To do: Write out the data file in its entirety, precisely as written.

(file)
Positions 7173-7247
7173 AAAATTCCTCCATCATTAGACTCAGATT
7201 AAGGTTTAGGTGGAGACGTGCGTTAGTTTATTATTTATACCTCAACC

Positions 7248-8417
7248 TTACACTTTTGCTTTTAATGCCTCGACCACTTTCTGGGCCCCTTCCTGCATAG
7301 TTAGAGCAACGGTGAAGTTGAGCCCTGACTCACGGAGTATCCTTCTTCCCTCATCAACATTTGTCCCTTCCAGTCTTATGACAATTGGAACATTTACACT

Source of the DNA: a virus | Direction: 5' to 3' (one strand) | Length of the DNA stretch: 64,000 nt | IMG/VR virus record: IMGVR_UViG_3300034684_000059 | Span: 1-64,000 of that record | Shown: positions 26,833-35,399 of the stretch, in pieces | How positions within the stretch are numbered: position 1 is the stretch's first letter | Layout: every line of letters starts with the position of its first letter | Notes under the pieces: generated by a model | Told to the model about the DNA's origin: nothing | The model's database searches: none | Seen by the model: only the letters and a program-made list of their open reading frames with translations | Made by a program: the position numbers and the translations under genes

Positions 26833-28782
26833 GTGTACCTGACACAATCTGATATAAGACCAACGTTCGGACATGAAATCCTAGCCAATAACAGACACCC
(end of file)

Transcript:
Positions 7173-7247
7173 AAAATTCCTCCATCATTAGACTCAGATT
7201 AAGGTTTAGGTGGAGACGTGCGTTAGTTTATTATTTATACCTCAACC

Positions 7248-8417
7248 TTACACTTTTGCTTTTAATGCCTCGACCACTTTCTGGGCCCCTTCCTGCATAG
7301 TTAGAGCAACGGTGAAGTTGAGCCCTGACTCACGGAGTATCCTTCTTCCCTCATCAACATTTGTCCCTTCCAGTCTTATGACAATTGGAACATTTACACT

Source of the DNA: a virus | Direction: 5' to 3' (one strand) | Length of the DNA stretch: 64,000 nt | IMG/VR virus record: IMGVR_UViG_3300034684_000059 | Span: 1-64,000 of that record | Shown: positions 26,833-35,399 of the stretch, in pieces | How positions within the stretch are numbered: position 1 is the stretch's first letter | Layout: every line of letters starts with the position of its first letter | Notes under the pieces: generated by a model | Told to the model about the DNA's origin: nothing | The model's database searches: none | Seen by the model: only the letters and a program-made list of their open reading frames with translations | Made by a program: the position numbers and the translations under genes

Positions 26833-28782
26833 GTGTACCTGACACAATCTGATATAAGACCAACGTTCGGACATGAAATCCTAGCCAATAACAGACACCC